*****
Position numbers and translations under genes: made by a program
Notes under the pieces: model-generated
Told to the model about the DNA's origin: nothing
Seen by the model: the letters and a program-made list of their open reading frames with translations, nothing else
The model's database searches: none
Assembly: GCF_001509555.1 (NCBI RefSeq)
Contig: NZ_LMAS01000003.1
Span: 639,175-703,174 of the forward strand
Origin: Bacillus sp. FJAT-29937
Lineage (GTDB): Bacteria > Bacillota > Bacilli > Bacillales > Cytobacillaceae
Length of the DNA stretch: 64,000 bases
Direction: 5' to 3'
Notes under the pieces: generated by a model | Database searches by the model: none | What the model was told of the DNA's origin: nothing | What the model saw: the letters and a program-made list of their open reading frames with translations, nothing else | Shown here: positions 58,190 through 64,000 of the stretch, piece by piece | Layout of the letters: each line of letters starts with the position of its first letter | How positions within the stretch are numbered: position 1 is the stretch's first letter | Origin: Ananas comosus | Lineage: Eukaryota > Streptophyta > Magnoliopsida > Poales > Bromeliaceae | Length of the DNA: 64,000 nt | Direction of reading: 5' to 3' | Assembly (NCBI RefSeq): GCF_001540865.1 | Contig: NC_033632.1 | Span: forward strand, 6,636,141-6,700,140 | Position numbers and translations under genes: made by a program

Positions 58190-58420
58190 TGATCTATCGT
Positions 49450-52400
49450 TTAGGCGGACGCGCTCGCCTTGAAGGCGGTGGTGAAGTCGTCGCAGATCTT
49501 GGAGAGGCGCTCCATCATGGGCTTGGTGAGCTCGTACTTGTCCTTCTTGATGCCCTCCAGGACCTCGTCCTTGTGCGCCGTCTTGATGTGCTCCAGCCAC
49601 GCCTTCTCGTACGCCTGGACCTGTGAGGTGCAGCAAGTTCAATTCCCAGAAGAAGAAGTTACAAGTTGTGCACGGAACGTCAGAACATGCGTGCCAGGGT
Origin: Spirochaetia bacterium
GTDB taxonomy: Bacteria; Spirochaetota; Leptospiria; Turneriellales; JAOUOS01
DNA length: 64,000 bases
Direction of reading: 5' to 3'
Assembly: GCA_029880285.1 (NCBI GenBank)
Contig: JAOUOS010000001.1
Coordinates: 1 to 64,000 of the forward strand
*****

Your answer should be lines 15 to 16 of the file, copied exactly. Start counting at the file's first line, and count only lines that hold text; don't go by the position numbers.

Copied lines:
58190 TGATCTATCGT
Positions 49450-52400